Campaign for Better Transport is warning the Government against using big road projects, especially toll roads, to try to stimulate economic growth in a new report published on 25 November.
The Smarter Spending report looks at how transport spending can help stimulate the economy and identifies which transport projects the Government should back.
The report warns against large scale spending on new roads, which rarely provide value for money and frequently go over budget.
For instance, the cost of widening and rebuilding 21 miles of the A14 between Cambridge and Huntingdon rose to £1.3 billion (around £1,000 per inch) before it was cancelled in the Spending Review. This was 147 per cent more than when it first received provisional approval.
Instead the report advocates other, cheaper transport initiatives which would provide more benefits quicker, including public transport schemes and maintaining and improving the management of the existing road network.
Stephen Joseph, Campaign for Better Transport’s chief executive, said:
“There is a tendency to focus on big projects in transport, but in fact as our report highlights, the big economic benefits will come from improving and making better use of existing transport networks and services.
“Our report shows a clear choice for Government – go for big headline road projects which won’t happen for eight to ten years and will simply move traffic jams around, or invest in transport programmes and services which can deliver jobs, productivity and sustainable growth.”
In addition to recommending more money is spent on maintaining the existing road network, the report identifies a number of transport projects that would also provide good value for money and benefit more people in more areas of the country.
Crucially, all the projects could be delivered in the short term and would create or safeguard jobs in construction and engineering, as well as having wider economic, social and environmental benefits:
- The Leeds New Generation Transport project to introduce a modern trolleybus network to the city – £163.5m of Government funding
- Redevelopment of Sunderland’s national rail/Metro station at street level to create commercial opportunities and jobs and help the regeneration of the city centre – estimated cost £10m
- The commercial redevelopment of Heworth interchange, the main bus/rail/Metro interchange for much of South Tyneside and Gateshead, creating hundreds of new jobs – estimated cost £5.25m
- Electrification of the Midland Main Line between London, Leicester, Nottingham, Derby and Sheffield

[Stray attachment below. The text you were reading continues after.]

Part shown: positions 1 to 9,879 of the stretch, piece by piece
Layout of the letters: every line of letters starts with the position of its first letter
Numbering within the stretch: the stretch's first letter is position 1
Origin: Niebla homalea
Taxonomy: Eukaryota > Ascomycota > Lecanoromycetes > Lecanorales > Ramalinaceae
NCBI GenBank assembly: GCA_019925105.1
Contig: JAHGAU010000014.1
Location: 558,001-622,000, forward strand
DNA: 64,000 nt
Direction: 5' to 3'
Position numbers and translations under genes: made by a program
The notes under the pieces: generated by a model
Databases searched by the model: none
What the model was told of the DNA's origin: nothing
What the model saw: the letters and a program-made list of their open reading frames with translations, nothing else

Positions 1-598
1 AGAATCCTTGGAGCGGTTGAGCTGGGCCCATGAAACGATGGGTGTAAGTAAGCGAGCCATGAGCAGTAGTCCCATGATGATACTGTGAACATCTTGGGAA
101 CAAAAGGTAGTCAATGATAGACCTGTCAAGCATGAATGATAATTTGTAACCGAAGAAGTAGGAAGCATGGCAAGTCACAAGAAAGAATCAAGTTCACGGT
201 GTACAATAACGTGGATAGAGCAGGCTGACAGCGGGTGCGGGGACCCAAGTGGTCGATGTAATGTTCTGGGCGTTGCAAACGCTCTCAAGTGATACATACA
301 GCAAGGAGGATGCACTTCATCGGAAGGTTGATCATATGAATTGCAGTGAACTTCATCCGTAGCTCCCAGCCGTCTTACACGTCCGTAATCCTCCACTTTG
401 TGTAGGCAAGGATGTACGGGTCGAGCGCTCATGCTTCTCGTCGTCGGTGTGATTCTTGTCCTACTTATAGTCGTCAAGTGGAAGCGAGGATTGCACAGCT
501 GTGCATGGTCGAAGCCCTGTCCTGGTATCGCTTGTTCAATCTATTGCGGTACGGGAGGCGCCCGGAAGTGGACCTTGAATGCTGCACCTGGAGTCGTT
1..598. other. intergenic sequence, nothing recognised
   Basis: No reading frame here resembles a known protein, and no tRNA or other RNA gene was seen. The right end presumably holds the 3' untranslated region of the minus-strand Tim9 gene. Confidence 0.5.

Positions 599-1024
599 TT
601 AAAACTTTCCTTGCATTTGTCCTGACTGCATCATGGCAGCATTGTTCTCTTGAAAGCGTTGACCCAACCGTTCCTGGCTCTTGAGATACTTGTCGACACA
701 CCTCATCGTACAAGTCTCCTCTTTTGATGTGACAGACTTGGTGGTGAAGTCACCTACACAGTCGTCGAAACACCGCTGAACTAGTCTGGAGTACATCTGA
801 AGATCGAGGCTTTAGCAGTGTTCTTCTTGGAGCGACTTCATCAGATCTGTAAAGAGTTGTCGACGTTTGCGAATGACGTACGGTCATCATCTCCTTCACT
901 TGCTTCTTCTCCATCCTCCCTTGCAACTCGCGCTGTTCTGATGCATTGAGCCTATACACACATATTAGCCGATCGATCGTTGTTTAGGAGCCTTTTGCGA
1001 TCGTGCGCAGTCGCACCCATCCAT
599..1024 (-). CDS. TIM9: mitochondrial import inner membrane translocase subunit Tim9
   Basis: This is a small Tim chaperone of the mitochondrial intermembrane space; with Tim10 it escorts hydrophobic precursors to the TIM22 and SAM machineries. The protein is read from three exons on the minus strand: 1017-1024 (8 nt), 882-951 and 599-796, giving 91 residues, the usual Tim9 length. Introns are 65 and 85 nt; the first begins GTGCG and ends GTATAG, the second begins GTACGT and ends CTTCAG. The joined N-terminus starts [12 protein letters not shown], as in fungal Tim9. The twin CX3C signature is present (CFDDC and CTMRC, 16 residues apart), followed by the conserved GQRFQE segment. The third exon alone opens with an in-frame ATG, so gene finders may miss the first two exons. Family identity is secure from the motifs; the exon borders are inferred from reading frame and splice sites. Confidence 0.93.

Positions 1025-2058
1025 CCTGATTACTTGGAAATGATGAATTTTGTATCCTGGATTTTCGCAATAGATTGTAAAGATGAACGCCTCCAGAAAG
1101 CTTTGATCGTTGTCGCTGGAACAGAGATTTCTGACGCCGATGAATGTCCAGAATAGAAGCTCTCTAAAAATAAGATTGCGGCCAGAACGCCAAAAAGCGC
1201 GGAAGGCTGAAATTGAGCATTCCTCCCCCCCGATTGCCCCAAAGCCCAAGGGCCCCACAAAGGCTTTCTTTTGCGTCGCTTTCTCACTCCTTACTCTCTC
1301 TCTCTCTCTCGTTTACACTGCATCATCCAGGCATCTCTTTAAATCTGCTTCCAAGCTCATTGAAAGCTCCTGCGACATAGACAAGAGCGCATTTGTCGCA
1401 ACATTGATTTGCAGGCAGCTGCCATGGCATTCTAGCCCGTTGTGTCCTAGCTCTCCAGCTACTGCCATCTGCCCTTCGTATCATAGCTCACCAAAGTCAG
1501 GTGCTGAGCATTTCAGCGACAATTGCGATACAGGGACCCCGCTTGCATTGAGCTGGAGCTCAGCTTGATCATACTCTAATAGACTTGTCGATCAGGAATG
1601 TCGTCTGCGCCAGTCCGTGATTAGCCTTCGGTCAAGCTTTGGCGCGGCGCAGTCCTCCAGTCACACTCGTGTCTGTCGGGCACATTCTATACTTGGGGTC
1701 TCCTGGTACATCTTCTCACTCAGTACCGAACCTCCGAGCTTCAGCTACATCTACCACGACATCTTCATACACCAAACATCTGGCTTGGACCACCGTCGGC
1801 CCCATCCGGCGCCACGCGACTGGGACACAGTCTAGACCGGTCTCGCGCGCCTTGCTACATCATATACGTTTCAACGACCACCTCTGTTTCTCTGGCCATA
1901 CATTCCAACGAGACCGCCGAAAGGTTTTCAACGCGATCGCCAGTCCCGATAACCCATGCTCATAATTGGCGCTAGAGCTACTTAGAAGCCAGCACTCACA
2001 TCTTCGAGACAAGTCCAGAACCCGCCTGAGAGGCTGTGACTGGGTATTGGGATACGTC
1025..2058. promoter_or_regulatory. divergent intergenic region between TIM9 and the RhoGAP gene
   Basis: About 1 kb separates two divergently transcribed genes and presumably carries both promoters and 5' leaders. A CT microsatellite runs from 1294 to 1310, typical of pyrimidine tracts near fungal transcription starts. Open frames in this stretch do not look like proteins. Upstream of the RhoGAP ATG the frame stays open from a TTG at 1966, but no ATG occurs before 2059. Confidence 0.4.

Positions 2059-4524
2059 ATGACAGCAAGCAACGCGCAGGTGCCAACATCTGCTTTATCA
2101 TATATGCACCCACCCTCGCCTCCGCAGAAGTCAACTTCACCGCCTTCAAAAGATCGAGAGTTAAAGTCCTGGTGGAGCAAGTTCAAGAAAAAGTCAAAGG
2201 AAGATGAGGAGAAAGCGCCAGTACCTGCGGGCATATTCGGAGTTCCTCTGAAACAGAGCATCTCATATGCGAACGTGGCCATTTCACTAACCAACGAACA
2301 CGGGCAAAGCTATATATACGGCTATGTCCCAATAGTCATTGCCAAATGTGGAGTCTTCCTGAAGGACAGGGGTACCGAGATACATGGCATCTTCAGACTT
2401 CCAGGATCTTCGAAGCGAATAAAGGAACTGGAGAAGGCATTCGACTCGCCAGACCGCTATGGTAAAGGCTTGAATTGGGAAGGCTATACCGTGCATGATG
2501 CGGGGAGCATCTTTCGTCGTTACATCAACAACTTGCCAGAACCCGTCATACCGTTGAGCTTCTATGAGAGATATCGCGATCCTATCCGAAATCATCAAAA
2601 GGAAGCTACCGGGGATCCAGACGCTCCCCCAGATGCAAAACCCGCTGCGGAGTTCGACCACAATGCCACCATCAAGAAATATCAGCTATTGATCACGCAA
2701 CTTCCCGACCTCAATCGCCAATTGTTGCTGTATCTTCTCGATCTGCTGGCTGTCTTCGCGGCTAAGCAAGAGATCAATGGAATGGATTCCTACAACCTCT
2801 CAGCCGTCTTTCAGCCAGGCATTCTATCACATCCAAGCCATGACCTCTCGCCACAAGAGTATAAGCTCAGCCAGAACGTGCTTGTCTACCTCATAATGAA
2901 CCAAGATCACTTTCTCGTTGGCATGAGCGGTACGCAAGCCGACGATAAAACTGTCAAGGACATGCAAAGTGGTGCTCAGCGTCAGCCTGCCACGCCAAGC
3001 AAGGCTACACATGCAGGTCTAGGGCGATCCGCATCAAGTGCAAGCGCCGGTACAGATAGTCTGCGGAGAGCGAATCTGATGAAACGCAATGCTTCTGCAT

- The Wolverhampton City Centre Loop, an extension to the city’s tram system which will improve access to the city centre and connect with the existing bus and rail stations – estimated cost £25m
- Increase capacity on the Felixstowe to West Midland line to allow for more rail freight to support manufacturing and export industries – estimated cost £291m
- The East West Rail scheme, a strategic rail route to link East Anglia with central, southern and western England and provide an alternative route for traffic from the ports of Felixstowe and Harwich avoiding the congested tracks around North London – cost £178m for core scheme
- Chesterton Station, a new railway station in Cambridge which would serve locations to the North East of the city and provide an interchange for park & ride, local bus services and connect to the guided busway – estimated cost £48.1m
- Improvements to Kirkby bus station and interchange in Merseyside – cost £8m
- Merseytram, a new tram system for Liverpool and Merseyside – cost £430m
- Extension of existing Metrolink network to Trafford Centre and Port Salford in Greater Manchester– cost £400m
- Electrification of the Reading to Redhill rail line
- Bus Rapid Transit North Fringe to Hengrove scheme to connect north Bristol and the University of the West of England with the city centre and the suburb of Hengrove – cost to Government £51.1m
- Reopen a 5.5 mile stretch of disused rail line to link Tavistock with Plymouth in Devon – £18.5m with no public subsidy required
The report also highlights the need for other transport measures to support the economy, such as support for local bus services, which are vital for many people to get access to employment; Access for All Programme to improve disabled access to stations; “smarter choices” programmes, which combine smaller scale capital investment with behaviour change approaches; and joining up transport networks through “door to door” initiatives such as improved information and smart ticketing.
The report also calls for the Government to tackle the shortfall in road maintenance, which is currently running at £782m a year.